Lacazette, the joker in Lyon's pack
Following three barren seasons, Lyon president Jean-Michel Aulas decided it was time his club went about their business in a different way. “If we’re going to move on we need to nurture some homegrown talent,” he announced before the current season got under way. “We've got too many experienced players and not enough up-and-coming youngsters.”
The first step in his plan to restructure the club that reigned supreme in France between 2002 and 2008 was to appoint their training academy director Remi Garde as first-team coach. His brief? To rejuvenate the squad and bring the good times back.
“We can’t say it’s a gamble that’s paid off yet. We won’t be able to say that until we’ve won the Champions League,” said 20-year-old local talent Alexandre Lacazette, one of the figureheads of Lyon’s new wave, in conversation with FIFA.com. “What I do think, though, is that the young guys can repay the confidence that’s been shown in them. To my mind we’ve been making a good impression since the start of the season.”
A hunger for goals
Lacazette was one of the architects of France’s run to the semi-finals of the FIFA U-20 World Cup Colombia 2011, and one of seven Lyon players in that squad. The winner of the adidas Bronze Boot, having tied as the tournament’s top scorer with Brazil’s Henrique and Spain’s Alvaro Vasquez with five goals, despite making just the one start in seven games, the front man has understandably fond recollections of his breakthrough tournament.
“Not everyone has the chance to play in a World Cup finals,” he said. “Obviously we would have liked to have finished higher than fourth, but I’ve got good memories of it all the same.”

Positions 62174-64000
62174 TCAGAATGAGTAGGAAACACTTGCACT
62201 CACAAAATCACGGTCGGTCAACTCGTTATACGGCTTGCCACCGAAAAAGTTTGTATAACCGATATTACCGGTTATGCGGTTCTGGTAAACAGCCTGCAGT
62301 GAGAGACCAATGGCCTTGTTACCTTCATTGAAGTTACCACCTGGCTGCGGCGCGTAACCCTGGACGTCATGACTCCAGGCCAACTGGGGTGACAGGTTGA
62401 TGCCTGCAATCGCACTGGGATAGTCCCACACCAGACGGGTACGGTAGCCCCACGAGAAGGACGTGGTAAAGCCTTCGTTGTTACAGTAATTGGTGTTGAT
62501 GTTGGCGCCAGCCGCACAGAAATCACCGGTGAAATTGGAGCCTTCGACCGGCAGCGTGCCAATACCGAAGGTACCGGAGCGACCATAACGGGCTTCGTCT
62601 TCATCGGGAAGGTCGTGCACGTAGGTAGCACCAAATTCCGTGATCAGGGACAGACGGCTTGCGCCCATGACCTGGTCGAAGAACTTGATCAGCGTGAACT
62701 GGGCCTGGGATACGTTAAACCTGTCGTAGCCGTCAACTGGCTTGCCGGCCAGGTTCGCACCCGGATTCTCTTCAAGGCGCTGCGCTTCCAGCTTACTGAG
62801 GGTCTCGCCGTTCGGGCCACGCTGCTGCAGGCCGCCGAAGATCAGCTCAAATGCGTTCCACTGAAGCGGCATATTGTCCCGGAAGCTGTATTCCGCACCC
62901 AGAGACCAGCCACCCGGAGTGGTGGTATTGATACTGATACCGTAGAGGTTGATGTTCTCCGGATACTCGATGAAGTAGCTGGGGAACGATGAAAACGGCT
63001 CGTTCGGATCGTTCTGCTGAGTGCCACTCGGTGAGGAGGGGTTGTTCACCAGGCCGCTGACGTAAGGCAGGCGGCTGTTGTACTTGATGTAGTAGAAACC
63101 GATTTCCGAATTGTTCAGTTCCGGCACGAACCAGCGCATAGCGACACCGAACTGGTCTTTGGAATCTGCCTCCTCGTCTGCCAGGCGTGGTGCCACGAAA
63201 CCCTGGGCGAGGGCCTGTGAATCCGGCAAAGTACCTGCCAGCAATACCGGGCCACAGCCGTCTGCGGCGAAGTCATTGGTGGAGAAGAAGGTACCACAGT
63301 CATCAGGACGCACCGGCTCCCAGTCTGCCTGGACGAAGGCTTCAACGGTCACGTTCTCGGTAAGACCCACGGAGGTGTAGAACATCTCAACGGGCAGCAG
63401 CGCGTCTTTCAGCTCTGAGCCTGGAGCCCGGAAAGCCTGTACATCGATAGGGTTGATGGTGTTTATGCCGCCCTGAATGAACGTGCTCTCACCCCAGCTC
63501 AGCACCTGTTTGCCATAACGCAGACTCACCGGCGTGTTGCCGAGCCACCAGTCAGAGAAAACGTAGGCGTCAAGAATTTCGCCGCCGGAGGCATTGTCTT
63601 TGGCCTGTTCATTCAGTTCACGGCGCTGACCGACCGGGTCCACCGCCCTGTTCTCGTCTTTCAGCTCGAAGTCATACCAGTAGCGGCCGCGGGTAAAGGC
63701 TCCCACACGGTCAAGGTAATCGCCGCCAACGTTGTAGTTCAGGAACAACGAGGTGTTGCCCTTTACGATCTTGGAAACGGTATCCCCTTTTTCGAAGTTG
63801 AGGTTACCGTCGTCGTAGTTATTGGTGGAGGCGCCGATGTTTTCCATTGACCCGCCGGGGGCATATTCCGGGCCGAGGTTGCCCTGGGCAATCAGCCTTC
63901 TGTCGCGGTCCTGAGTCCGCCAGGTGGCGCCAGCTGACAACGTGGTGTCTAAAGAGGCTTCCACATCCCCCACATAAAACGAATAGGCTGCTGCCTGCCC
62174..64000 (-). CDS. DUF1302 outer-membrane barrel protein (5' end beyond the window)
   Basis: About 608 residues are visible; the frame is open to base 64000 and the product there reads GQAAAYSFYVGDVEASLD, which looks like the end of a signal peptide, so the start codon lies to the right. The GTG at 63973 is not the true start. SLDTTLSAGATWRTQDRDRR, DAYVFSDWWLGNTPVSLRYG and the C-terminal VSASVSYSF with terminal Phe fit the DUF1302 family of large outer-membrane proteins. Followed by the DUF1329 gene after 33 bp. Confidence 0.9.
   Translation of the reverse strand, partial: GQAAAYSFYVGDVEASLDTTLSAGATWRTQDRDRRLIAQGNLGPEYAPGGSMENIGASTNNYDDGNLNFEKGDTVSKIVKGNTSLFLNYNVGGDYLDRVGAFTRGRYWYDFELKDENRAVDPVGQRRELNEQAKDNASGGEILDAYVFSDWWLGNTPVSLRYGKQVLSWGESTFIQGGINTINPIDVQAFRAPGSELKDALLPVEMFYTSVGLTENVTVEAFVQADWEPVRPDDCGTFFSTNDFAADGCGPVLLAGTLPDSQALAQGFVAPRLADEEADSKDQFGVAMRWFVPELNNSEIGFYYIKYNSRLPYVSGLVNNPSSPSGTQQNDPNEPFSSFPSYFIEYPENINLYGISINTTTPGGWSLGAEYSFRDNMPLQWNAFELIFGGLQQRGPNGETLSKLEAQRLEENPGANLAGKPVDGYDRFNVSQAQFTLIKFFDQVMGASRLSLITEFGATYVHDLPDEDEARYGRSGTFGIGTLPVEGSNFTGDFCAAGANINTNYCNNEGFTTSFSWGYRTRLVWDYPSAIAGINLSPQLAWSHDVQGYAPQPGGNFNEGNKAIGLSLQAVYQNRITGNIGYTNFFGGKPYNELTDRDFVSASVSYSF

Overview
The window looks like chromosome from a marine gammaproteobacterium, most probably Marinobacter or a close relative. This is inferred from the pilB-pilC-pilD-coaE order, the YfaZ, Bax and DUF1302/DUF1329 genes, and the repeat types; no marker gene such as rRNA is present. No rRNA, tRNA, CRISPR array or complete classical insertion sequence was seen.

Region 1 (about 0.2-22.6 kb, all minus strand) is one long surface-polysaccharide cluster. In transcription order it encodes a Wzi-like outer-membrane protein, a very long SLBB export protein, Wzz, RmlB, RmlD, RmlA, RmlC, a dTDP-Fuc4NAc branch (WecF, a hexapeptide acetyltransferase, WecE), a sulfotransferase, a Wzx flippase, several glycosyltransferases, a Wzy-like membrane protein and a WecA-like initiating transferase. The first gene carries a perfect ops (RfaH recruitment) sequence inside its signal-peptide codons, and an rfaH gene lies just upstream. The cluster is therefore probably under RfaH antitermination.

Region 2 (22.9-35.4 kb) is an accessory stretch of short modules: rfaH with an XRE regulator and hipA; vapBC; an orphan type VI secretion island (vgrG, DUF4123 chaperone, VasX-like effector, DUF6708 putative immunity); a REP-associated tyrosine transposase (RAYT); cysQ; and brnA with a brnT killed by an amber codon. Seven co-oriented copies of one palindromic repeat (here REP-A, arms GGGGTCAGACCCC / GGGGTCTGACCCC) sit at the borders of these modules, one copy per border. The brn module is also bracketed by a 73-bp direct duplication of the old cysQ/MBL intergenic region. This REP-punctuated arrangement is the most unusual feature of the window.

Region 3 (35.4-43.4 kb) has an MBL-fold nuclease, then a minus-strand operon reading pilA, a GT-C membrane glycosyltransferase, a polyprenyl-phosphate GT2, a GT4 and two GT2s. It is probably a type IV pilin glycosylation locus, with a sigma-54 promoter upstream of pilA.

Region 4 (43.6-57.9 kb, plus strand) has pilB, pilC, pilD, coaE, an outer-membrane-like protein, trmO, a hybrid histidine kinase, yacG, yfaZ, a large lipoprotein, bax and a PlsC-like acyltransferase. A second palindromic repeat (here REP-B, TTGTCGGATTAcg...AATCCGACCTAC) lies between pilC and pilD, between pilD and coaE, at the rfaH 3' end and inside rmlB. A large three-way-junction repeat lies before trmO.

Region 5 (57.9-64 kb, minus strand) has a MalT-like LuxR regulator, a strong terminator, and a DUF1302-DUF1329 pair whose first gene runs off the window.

Lacazette has carried that sharp form forward this season, seizing the opportunity given him by Garde. A starter in 15 of the 28 games he has played for L’OL, the fresh-faced finisher has struck seven goals, five of them since the turn of the year.
“He’s a young player with his head firmly screwed on his shoulders,” commented his coach. “He works hard and he’s a team man. Alexandre’s not the finished article yet, but he’s got bags of quality and if he keeps it up, he’ll go a long way.”
Lacazette’s success with Lyon is not exactly a new phenomenon. The opportunistic striker earned a reputation as something of a super-sub last season, scoring his first goal on his maiden appearance, when he came on for Michel Bastos against Sochaux in October 2010. He later opened his European account after replacing Miralem Pjanic in a UEFA Champions League match with Hapoel Tel-Aviv.
“I take whatever comes my way,” said Lyon’s latest hot property. “Obviously it would be great to start every game, but I’m young and I’m competing with a lot of great players. Even so, I can see that the coach is giving me more and more starts.”
Dig the new breed
One such start came in the first leg of Lyon’s ongoing Champions League Round-of-16 tie with APOEL Nicosia, the France U-21 international getting the nod ahead of Bafetimbi Gomis and going on to score the only goal of the game.
“That’s my job and my hard work paid off, though the faith my team-mates and the coaching staff have in me also plays a big part in my performances.”
The modest Lacazette is not the only youth product starring under Garde this season. Maxime Gonalons (22), Samuel Umtiti (18) and Clement Grenier (20) have formed an impressive quartet with the forward, who has built up an especially productive partnership with midfielder Grenier, a team-mate of his for the last five years.
“We’ve been playing together for years, and I know where he wants the ball without even having to look,” explained the Lyon-born Lacazette. “He’s classy, elegant and a great passer of the ball. He’s what you call a great player.
“The spirit in the team is great,” he continued, wrapping up our conversation. “The new coaching staff and the fact we’ve known each other for so long has definitely helped with that. Personally I’m very proud to be wearing the shirt of the town where I was born and grew up. All my family and friends live in Lyon, and playing at the Gerland was my childhood dream. I tell you, I wouldn’t mind spending the rest of my career here on the Rhone.”